In general the way it works is that you pay duty when you import something permanently to a country. If you are visiting a country, you generally do not pay import duty on something you are bringing in temporarily. That's why you don't have to pay duty on things you bring with you when you visit a country as a tourist. The issue is that they have to believe ...


6

Very much depends on the cruise ship, and it's often based on their country of origin. Here are some examples: in the help of P&O cruises (a British-American cruise line) : Oceana and Britannia also have US 2 pin sockets in addition to UK 3 pin sockets The standard electrical supply in the United Kingdom is 50HZ (cycles) and 240V. The supply on board ...


6

Wikipedia has an article on all plugs used in all countries, with a table for comparison. Or for a picture version (albeit comparing them to Australian plugs, but at least it shows you) - this will show you what they look like. Basically, international outlet/plug types A and C, and they run at 220V/50Hz. Coming from the Netherlands, you will need an ...


6

keeping them sealed in the original packaging might help too, with receipt and original packaging it is easy to explain what it does if the question arises.


5

The best practice is not to keep sensitive and/or business critical data in a portable computer or device. The hard drive could fail anytime, the computer would be lost, broken, stolen. The best scenario is to host the data on any secure counter or server, which would be accessed either thought a VPN as @BurhanKhalid suggested or to be put somewhere in the ...


5

The rule here is that Laptops are not subject to Customs however the quantities must not be of a commercial nature. Whether five laptops constitutes commercial quantities is basically subject to the Customs Officer's discretion. However you will have a very difficult time getting Customs to believe that you need five laptops for personal and/or work use. ...


5

In 2009, in an act of stupidity, corruption and bad faith, the brazilian governament created a new standard that's different from all other countries in the world: This image shows the brazillian standard at the bottom and the number of countries (paĆ­ses, in red) that use each other standard. That said, it is still very common to find the american ...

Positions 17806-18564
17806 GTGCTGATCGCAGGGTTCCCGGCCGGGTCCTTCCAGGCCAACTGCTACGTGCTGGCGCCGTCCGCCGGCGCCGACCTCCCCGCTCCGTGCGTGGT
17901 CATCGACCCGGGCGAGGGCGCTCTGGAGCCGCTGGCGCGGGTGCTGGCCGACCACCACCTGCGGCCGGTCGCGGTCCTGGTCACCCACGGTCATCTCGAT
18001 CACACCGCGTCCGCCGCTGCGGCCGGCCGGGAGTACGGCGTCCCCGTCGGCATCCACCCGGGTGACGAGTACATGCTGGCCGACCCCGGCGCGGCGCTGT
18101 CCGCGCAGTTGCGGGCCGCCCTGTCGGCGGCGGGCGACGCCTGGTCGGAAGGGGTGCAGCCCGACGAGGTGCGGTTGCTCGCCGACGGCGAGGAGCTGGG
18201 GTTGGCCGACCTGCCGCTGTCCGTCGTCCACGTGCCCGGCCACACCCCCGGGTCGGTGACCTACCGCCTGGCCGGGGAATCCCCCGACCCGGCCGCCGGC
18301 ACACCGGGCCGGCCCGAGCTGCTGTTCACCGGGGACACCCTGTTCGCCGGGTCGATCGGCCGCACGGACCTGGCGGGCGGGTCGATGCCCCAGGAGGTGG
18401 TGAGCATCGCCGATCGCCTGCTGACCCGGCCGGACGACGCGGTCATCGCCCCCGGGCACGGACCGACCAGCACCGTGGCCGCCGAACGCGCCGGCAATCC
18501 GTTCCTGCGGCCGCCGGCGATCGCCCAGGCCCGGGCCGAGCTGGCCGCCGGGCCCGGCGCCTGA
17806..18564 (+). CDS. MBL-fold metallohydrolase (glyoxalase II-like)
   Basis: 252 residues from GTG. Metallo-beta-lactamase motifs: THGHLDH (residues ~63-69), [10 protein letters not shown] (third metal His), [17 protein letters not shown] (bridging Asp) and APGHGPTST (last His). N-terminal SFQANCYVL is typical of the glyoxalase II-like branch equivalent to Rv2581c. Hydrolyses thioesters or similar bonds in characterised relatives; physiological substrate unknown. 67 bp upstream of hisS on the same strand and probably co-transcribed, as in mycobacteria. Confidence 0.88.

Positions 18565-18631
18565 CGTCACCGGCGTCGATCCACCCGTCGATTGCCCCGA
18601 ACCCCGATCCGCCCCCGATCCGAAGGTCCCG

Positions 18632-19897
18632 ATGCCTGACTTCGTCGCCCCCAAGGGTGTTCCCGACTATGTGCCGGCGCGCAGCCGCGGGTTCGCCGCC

4

Disclaimer Please note that what you are doing is illegal, as you are effectively importing goods in the country, trying to pass them as personal items which you had on you when you left the USA. This is clearly not the case as you said you bought the item in India and are bringing it in with you in the USA. Moreover, the fact that you put the box in the ...


4

India has a 230V 50Hz (voltage of 230 Volts, frequency of 50 Hertz) system. Therefore any electronics purchased for a country with this voltage and frequency will obviously work. However the situation in reality is much better than this. Almost all modern electronics is designed to work with a wide range of AC input voltages and frequencies, because they ...


4

I once travelled with two consoles in my hand luggage while moving between countries. The most sensitive piece of the assembly are in my opinion the controllers. Anyhow if you can, take both console and controllers in your hand luggage, and leave the games in your checked piece. Should you be forced to check everything in, you can wrap each item ...


4

To answer your first question, yes they do random checks on laptops and disks, but this is rare. In my last 15 years I only had it once. They suspected some CDs on me and checked them, they also opened my laptop and searched for photos! That's it. They are usually targeting porn content. Regarding the internet access, no, there is nothing that will surprise ...


4

Yes, you have to declare it. Here is the form. There is no ambiguity ("including gifts for someone else" or "will remain in the U.S." covers either situation of you being resident or not). I'm not a customs broker (so E&OE), but the harmonized tariff code for iPhones appears to be 8517.12.0050, which would appear to be free of duty. Your friend may ...


4

While they might detain it until you have paid all applicable duties and taxes, customs officers are not primarily interested in seizing goods that can be imported legally. That's what happens to illegal drugs, weapons, some foodstuff or counterfeit goods. For a laptop, if found out, you would be slammed with a significant tax bill (mostly VAT, some duty as ...


4

Adding an answer from personal experience... I purchased a laptop on a trip to California in 2012. When I returned to the UK, I went through the 'red path' and showed it to the inspector along with about GBP 400 of other stuff I had purchased. The other stuff was generic, like clothes and some USB sticks and what-not. The inspector typed something into ...


4

(iPhone user here) (personal experience) I use my usb adapter directly plugged in to the wall to charge my iPhone in Europe (France, Italy and Spain) The Samsung S3 charger should directly support 110v/220v, you only need a plug adapter which is really small and really cheap.